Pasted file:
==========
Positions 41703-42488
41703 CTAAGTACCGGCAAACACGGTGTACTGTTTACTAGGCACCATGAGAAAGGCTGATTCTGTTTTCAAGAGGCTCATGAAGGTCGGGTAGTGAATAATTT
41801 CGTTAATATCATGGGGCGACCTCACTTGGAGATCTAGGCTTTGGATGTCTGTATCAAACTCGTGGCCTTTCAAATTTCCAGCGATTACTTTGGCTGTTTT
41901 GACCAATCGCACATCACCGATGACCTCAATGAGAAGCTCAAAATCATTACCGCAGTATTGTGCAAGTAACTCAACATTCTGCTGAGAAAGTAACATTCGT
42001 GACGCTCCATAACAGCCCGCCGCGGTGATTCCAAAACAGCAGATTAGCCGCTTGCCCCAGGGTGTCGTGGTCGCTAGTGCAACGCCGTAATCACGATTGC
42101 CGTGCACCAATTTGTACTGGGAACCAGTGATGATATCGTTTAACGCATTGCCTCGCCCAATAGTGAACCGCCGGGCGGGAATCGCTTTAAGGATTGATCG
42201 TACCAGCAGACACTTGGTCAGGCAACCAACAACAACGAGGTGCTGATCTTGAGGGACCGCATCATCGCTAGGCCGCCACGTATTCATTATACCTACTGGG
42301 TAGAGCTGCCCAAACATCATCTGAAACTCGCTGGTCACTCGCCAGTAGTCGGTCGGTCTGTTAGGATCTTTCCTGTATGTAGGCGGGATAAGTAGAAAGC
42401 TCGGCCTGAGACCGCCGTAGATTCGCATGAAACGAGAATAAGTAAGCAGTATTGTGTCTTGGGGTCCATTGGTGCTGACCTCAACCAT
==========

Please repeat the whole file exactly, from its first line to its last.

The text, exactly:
Positions 41703-42488
41703 CTAAGTACCGGCAAACACGGTGTACTGTTTACTAGGCACCATGAGAAAGGCTGATTCTGTTTTCAAGAGGCTCATGAAGGTCGGGTAGTGAATAATTT
41801 CGTTAATATCATGGGGCGACCTCACTTGGAGATCTAGGCTTTGGATGTCTGTATCAAACTCGTGGCCTTTCAAATTTCCAGCGATTACTTTGGCTGTTTT
41901 GACCAATCGCACATCACCGATGACCTCAATGAGAAGCTCAAAATCATTACCGCAGTATTGTGCAAGTAACTCAACATTCTGCTGAGAAAGTAACATTCGT
42001 GACGCTCCATAACAGCCCGCCGCGGTGATTCCAAAACAGCAGATTAGCCGCTTGCCCCAGGGTGTCGTGGTCGCTAGTGCAACGCCGTAATCACGATTGC
42101 CGTGCACCAATTTGTACTGGGAACCAGTGATGATATCGTTTAACGCATTGCCTCGCCCAATAGTGAACCGCCGGGCGGGAATCGCTTTAAGGATTGATCG
42201 TACCAGCAGACACTTGGTCAGGCAACCAACAACAACGAGGTGCTGATCTTGAGGGACCGCATCATCGCTAGGCCGCCACGTATTCATTATACCTACTGGG
42301 TAGAGCTGCCCAAACATCATCTGAAACTCGCTGGTCACTCGCCAGTAGTCGGTCGGTCTGTTAGGATCTTTCCTGTATGTAGGCGGGATAAGTAGAAAGC
42401 TCGGCCTGAGACCGCCGTAGATTCGCATGAAACGAGAATAAGTAAGCAGTATTGTGTCTTGGGGTCCATTGGTGCTGACCTCAACCAT